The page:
Urethral pressure profilometry (UPP) is used in the diagnosis of stress urinary incontinence (SUI) which is a significant medical, social, and economic problem. Low spatial pressure resolution, common occurrence of artifacts, and uncertainties in data location limit the diagnostic value of UPP. To overcome these limitations, high definition urethral pressure profilometry (HD-UPP) combining enhanced UPP hardware and signal processing algorithms has been developed. In this work, we present the different signal processing steps in HD-UPP and show experimental results from female minipigs.
We use a special microtip catheter with high angular pressure resolution and an integrated inclination sensor. Signals from the catheter are filtered and time-correlated artifacts removed. A signal reconstruction algorithm processes pressure data into a detailed pressure image on the urethra"s inside. Finally, the pressure distribution on the urethra"s outside is calculated through deconvolution. A mathematical model of the urethra is contained in a point-spread-function (PSF) which is identified depending on geometric and material properties of the urethra. We additionally investigate the PSF"s frequency response to determine the relevant frequency band for pressure information on the urinary sphincter.
Experimental pressure data are spatially located and processed into high resolution pressure images. Artifacts are successfully removed from data without blurring other details. The pressure distribution on the urethra"s outside is reconstructed and compared to the one on the inside. Finally, the pressure images are mapped onto the urethral geometry calculated from inclination and position data to provide an integrated image of pressure distribution, anatomical shape, and location.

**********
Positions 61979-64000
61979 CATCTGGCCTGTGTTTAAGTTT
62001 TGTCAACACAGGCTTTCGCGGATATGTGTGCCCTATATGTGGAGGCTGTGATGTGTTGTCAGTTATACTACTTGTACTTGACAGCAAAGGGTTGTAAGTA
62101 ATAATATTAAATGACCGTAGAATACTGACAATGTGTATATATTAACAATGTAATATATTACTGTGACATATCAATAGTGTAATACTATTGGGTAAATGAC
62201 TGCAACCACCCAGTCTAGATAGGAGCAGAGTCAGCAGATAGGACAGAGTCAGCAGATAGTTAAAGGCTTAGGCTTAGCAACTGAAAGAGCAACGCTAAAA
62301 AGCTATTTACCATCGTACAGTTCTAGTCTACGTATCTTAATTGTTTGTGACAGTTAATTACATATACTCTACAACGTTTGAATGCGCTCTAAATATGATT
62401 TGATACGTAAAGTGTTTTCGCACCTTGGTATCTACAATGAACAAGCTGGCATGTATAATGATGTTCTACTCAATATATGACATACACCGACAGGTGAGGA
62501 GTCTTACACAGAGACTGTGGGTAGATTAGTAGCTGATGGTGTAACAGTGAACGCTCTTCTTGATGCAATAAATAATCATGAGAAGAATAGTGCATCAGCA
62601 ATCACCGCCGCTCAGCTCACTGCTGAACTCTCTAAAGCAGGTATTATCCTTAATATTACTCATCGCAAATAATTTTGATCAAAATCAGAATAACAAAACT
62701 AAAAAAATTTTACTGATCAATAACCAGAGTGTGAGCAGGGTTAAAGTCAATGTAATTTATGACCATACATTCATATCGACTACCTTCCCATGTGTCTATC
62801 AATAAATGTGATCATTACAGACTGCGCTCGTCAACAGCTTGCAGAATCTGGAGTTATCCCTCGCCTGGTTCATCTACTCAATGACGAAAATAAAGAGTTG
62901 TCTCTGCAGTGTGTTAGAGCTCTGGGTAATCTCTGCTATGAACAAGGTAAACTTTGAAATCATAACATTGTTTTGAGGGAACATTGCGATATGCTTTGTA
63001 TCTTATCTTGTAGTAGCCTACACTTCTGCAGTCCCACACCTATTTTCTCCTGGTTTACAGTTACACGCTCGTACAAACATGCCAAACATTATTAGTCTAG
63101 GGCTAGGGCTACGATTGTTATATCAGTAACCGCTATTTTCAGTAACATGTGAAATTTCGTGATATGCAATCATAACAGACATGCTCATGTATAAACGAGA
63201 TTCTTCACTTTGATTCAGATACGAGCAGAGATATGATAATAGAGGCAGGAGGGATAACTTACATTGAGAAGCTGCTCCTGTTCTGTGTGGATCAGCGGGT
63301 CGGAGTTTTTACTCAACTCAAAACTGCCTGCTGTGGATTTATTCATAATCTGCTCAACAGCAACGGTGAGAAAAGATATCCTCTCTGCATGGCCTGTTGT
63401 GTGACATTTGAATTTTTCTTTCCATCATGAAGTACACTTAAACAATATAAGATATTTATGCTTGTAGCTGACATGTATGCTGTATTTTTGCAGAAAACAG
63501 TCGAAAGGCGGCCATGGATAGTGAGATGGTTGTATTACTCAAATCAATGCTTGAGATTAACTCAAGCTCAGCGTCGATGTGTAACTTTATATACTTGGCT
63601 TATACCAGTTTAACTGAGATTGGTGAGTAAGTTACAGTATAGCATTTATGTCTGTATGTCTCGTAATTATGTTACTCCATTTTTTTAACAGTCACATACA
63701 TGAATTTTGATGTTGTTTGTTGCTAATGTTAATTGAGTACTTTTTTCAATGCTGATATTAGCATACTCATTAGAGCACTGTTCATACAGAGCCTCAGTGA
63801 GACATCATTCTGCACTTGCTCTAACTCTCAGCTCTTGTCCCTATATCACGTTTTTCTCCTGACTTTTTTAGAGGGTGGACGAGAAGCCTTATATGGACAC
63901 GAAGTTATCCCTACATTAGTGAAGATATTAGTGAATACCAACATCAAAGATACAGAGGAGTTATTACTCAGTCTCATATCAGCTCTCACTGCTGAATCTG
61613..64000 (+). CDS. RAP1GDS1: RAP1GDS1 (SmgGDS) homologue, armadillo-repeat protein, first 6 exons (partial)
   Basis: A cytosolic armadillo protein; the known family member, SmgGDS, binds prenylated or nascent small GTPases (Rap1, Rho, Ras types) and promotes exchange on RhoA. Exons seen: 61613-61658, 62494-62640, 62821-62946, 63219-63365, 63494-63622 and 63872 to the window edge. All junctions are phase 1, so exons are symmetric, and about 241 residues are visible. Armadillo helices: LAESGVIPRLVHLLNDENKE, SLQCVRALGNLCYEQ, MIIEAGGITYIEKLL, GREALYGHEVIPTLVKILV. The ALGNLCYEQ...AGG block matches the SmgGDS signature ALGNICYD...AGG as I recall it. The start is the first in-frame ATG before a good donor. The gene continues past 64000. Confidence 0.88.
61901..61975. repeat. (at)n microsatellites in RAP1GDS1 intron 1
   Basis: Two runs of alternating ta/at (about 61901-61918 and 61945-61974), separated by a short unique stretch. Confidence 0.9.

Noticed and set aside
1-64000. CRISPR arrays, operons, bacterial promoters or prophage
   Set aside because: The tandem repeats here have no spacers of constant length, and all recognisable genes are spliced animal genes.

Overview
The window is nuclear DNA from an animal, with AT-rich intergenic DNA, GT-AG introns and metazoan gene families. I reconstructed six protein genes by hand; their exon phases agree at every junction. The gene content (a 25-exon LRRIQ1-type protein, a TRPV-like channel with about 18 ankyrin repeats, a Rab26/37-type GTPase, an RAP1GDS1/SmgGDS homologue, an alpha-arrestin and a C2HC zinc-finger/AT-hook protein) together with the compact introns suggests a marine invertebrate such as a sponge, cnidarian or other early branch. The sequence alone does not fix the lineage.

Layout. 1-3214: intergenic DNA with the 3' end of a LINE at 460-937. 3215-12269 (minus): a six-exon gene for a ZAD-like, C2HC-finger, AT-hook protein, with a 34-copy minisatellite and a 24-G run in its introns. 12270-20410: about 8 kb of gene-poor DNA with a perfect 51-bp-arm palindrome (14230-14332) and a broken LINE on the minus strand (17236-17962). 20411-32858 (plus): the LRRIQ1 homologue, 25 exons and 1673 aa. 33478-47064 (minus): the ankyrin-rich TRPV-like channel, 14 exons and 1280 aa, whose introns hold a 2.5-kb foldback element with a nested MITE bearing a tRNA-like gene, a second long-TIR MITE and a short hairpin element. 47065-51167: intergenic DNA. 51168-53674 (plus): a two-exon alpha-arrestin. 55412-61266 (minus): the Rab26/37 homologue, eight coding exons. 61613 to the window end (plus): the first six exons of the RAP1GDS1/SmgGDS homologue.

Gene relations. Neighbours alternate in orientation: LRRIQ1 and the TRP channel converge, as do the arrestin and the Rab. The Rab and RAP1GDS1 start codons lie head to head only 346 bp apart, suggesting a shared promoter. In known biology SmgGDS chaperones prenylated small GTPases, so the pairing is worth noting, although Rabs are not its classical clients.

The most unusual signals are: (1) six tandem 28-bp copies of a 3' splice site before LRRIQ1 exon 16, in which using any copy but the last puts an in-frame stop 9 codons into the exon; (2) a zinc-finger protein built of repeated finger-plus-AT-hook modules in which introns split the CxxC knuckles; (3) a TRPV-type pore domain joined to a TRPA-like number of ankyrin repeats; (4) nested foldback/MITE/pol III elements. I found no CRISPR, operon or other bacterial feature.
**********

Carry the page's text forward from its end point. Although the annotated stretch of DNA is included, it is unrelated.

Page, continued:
With its advanced sensing capabilities, the novel microtip catheter collects an unprecedented amount of urethral pressure data. Through sequential signal processing steps, physicians are provided with detailed information on the pressure distribution in and around the urethra. Therefore, HD-UPP overcomes many current limitations of conventional UPP and offers the opportunity to evaluate urethral structures, especially the sphincter, in context of the correct anatomical location. This could enable the development of focal therapy approaches in the treatment of SUI.
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